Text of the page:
[03:52:58] bsamorim: How would their interaction go about?
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[04:23:44] hays_: i was wondering what people think of this pattern: https://bpaste.net/show/cec01c8f1a04 I am using a class variable which is usually a no-no
[04:24:01] hays_: but it seems right, since i actually do want the variable to inherit to subclasses
[04:25:33] pwnd_nsfw: Why would you have to use a class variable?
[04:26:12] pwnd_nsfw: attr_accessor?
[04:26:12] hays_: how would you do it
[04:26:36] pwnd_nsfw: does that not inherit?
[04:27:10] hays_: i want do be able to do Point.handler_map(:int16).new
[04:27:50] pwnd_nsfw: As opposed to Point.new.handler_map(:int16)?
[04:27:52] hays_: allowing me to avoid a large case statement
[04:28:34] hays_: do you mean Point.new.handler_map(:int16).new ?
[04:28:44] hays_: that seems inefficient
[04:29:03] pwnd_nsfw: I have nfi what you're doing at this point
[04:29:34] hays_: creating a PointINT16 object
[04:29:57] hays_: based on having a variable with :int16 in it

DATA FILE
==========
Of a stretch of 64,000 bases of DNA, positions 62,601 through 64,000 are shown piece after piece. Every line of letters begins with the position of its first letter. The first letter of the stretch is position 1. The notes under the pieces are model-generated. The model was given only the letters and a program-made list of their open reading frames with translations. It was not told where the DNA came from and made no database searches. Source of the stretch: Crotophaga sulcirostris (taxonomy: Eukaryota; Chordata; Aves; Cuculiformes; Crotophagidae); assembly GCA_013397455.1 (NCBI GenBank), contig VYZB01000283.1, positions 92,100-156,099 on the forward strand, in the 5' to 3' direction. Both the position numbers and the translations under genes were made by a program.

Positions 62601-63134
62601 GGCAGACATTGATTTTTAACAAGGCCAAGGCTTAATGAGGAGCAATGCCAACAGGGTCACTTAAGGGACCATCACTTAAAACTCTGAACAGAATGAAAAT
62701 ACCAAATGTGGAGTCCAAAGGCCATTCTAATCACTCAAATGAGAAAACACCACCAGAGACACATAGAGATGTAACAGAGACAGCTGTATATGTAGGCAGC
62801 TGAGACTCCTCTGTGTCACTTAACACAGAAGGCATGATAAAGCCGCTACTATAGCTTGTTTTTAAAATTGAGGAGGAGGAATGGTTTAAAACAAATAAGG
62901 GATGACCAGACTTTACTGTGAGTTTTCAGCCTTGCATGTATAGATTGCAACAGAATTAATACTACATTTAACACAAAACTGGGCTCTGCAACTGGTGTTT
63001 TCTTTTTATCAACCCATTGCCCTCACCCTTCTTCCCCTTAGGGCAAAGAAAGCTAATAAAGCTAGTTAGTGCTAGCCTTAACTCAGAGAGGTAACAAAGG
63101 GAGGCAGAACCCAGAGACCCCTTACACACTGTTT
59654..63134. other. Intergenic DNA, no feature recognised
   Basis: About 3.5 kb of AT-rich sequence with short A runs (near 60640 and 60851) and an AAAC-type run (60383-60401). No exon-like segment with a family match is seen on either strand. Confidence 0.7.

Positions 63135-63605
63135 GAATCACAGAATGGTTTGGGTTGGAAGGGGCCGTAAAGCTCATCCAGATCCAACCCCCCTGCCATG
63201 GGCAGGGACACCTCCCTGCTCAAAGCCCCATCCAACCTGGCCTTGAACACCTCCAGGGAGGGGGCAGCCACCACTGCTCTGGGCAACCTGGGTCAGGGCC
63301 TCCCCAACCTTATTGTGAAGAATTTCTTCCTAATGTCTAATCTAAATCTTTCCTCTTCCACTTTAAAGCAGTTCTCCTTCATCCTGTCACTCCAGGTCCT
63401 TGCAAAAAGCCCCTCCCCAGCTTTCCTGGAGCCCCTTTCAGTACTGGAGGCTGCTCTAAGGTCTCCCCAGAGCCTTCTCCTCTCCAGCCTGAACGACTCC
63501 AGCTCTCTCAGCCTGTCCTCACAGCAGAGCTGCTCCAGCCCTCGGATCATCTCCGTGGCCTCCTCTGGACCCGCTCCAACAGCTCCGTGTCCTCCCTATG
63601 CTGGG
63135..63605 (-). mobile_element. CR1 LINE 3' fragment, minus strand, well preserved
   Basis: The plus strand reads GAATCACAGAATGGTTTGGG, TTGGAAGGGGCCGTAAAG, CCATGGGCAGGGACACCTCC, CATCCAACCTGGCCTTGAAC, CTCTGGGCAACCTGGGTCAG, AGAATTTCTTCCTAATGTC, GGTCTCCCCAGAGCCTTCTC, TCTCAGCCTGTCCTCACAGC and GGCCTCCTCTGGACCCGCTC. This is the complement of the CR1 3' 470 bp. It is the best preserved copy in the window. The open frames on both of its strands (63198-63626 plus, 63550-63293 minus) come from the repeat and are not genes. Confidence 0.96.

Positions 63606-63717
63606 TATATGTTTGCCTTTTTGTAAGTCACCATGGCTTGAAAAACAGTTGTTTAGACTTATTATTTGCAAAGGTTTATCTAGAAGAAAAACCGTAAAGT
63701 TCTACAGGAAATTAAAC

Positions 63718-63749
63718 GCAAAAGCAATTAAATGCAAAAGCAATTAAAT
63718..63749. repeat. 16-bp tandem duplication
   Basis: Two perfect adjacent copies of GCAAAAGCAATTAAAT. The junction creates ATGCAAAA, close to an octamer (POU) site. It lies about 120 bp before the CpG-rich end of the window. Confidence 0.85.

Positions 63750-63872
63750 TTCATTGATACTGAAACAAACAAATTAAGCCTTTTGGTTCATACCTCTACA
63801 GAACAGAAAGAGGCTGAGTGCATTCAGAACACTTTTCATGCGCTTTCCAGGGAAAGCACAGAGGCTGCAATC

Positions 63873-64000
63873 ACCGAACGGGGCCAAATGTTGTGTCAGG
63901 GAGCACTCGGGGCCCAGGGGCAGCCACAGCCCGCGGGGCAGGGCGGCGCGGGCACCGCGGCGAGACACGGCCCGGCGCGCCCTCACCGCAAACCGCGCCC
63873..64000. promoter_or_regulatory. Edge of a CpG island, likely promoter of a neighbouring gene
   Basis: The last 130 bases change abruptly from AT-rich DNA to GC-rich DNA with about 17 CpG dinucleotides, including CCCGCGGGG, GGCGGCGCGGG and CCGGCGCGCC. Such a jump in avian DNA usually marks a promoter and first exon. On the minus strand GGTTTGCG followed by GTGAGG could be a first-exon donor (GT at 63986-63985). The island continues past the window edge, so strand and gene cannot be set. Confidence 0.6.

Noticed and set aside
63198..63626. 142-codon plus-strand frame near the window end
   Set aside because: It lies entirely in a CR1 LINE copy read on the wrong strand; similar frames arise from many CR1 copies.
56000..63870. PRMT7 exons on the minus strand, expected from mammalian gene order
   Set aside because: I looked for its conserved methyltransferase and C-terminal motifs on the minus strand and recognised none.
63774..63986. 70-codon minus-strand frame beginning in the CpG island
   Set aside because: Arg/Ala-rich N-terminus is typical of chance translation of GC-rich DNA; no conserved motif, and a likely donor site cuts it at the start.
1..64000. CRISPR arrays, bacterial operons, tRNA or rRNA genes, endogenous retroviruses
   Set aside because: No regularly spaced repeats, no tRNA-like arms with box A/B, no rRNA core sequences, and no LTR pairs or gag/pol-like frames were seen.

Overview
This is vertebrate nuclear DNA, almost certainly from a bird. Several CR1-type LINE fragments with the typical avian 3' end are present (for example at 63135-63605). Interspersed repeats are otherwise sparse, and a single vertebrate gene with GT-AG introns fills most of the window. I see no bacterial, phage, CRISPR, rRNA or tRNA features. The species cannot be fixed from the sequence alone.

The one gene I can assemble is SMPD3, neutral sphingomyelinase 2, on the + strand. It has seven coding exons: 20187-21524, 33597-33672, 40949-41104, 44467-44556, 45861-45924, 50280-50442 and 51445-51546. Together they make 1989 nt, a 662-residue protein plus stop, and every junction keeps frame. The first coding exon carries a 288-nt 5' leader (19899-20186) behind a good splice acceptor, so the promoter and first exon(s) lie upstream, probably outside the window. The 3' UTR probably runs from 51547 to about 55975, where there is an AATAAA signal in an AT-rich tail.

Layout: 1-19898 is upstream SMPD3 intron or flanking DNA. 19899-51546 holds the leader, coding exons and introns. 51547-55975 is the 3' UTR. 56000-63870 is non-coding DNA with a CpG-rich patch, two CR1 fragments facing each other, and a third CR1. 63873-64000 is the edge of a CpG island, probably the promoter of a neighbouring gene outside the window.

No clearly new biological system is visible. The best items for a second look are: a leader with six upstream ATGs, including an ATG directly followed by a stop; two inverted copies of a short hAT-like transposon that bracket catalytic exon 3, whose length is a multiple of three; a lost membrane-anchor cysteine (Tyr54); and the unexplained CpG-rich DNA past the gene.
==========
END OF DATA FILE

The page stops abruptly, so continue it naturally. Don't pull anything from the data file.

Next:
[04:30:46] hays_: without case variable; when :int16; foo=PointINT16.new; when :int32, etc. etc.
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[04:31:42] pwnd_nsfw: Seems incredibly redundant, at least with this example, to even have different classes
[04:31:57] pwnd_nsfw: I'm sure a more mature example may shed light on that, but currently it doesn't make sense
[04:32:13] pwnd_nsfw: Could just stick with type attribute in Point object
[04:36:10] hays_: https://bpaste.net/show/bf75fb02e3fe
[04:36:52] hays_: I am obviously not showing the implementation, but these classes all have different details of hows things need to be handled
[04:37:20] hays_: definitely looking for a better way
[04:38:52] pwnd_nsfw: Do you have more items to add to that switch? If not, then that's not really all that bad
[04:39:36] hays_: there are short and long floats, 8 bit variants as well, and possibly others
[04:39:53] hays_: but even that case statement right there is long enough to flag a tool like rubocop
[04:40:30] hays_: plus, that case statement ends up getting copy/pasted to a lot of places since it is outside the class definition